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A child’s life of chronic pain

A child’s life of chronic pain

Rowan Rody, a 10-year-old from Halfmoon Bay, has trouble remembering what life felt like before the pain. He’s spent the last two years of his life battling the chronic migraine he contracted as a consequence of Lyme disease, with his family and community at his side.
Rowan and his family are one of the 10 individuals and families featured in the newest “INvisible Project”, a magazine and traveling display that highlights the experiences of real people living with chronic pain conditions. The stories are shared with other patients to offer hope and education. They’re also shared with the general public, health care providers, and even policymakers as a way to create awareness about struggles of life with chronic illness, which so often occur behind closed doors.
The latest edition of the “INvisible Project”, released in June, focuses on 10 unique individuals, including Rowan. All participants candidly share their personal struggles and triumphs in their quest to manage their neurological disease, for which there is no cure – yet. According to the World Health Organization, migraine disorders are considered to be the second-most debilitating condition worldwide.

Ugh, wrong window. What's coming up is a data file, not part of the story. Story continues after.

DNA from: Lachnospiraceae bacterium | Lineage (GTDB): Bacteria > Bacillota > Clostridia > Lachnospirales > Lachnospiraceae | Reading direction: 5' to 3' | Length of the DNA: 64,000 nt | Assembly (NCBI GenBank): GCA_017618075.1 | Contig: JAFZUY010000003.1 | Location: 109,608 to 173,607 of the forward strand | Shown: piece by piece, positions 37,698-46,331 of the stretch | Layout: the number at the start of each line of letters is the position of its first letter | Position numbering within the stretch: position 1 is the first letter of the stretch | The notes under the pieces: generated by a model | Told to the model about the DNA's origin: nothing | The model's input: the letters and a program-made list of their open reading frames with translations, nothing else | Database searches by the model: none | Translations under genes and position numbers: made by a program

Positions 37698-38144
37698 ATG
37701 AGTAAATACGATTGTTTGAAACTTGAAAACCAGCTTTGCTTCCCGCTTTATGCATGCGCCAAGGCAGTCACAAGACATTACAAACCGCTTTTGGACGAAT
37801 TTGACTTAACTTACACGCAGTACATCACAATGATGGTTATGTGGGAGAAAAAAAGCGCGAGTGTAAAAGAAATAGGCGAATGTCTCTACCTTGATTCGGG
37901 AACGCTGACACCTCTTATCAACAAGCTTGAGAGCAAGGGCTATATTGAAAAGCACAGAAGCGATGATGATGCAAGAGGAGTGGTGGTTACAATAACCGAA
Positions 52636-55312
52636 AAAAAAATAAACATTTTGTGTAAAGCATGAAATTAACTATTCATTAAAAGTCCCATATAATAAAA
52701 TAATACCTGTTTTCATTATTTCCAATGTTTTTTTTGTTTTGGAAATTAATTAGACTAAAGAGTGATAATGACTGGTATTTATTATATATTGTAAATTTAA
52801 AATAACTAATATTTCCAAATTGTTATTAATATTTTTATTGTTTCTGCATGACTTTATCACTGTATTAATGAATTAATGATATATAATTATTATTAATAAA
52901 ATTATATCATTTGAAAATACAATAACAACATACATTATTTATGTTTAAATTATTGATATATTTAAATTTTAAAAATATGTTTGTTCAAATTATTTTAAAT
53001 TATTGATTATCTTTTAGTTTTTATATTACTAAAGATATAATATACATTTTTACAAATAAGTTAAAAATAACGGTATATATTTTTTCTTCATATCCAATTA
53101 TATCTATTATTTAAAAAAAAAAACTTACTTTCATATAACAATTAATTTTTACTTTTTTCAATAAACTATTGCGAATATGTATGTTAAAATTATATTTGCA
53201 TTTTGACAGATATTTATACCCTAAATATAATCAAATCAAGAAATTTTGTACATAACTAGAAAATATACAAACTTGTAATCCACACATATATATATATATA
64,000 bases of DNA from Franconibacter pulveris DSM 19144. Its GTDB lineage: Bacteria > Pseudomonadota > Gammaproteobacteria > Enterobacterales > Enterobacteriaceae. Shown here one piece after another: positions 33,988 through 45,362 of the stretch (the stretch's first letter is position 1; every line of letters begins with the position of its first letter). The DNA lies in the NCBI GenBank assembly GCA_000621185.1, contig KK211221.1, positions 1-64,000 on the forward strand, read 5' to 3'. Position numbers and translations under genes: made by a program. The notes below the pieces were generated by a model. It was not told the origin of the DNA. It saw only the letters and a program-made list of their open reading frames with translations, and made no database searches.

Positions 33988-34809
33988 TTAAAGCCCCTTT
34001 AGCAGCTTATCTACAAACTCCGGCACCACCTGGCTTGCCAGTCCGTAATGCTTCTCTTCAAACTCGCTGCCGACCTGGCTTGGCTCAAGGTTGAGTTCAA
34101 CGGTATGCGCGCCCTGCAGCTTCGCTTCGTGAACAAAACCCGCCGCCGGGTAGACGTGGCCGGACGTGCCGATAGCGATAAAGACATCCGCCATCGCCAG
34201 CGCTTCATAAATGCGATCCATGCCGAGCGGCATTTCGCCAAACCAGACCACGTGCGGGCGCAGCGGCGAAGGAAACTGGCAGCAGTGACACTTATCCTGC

Being so young adds complications to a disease that’s already not well understood: less research is done on pediatric patients, and it can be difficult for Rowan to put into words what he’s experiencing. But his parents are steadfast in their drive to find answers and support him in the things he can still do, like extensive LEGO builds and art, which helps him communicate what he’s going through when words are difficult. When he feels up to it, he also loves hiking, biking, and swimming in the ocean.
“This kind of chronic pain is difficult for even an adult to deal with,” says Nicole Hemmenway, CEO of U.S. Pain Foundation. “Rowan’s story illustrates how pain impacts the entire family, and the unique challenges faced by young pain warriors – and the special courage they hone as they learn to live their best life despite chronic illness.”
To read the latest issue and order a free copy, visit
(The mission of the non-profit U.S. Pain Foundation is to empower, educate, connect, and advocate for individuals living with chronic illness that causes pain.)

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